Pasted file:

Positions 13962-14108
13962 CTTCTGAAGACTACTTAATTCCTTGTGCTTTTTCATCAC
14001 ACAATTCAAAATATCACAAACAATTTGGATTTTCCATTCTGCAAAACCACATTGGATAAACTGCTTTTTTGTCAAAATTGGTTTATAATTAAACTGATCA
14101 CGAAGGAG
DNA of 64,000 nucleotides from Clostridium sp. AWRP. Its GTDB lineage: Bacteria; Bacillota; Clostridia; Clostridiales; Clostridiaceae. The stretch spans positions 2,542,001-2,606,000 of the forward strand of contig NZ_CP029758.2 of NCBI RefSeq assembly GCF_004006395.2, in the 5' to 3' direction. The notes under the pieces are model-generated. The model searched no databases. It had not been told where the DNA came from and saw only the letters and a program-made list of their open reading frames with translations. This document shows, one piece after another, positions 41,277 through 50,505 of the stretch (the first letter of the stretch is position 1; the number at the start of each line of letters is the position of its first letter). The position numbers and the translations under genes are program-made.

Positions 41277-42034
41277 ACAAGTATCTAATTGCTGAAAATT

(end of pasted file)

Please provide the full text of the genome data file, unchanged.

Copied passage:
Positions 13962-14108
13962 CTTCTGAAGACTACTTAATTCCTTGTGCTTTTTCATCAC
14001 ACAATTCAAAATATCACAAACAATTTGGATTTTCCATTCTGCAAAACCACATTGGATAAACTGCTTTTTTGTCAAAATTGGTTTATAATTAAACTGATCA
14101 CGAAGGAG
DNA of 64,000 nucleotides from Clostridium sp. AWRP. Its GTDB lineage: Bacteria; Bacillota; Clostridia; Clostridiales; Clostridiaceae. The stretch spans positions 2,542,001-2,606,000 of the forward strand of contig NZ_CP029758.2 of NCBI RefSeq assembly GCF_004006395.2, in the 5' to 3' direction. The notes under the pieces are model-generated. The model searched no databases. It had not been told where the DNA came from and saw only the letters and a program-made list of their open reading frames with translations. This document shows, one piece after another, positions 41,277 through 50,505 of the stretch (the first letter of the stretch is position 1; the number at the start of each line of letters is the position of its first letter). The position numbers and the translations under genes are program-made.

Positions 41277-42034
41277 ACAAGTATCTAATTGCTGAAAATT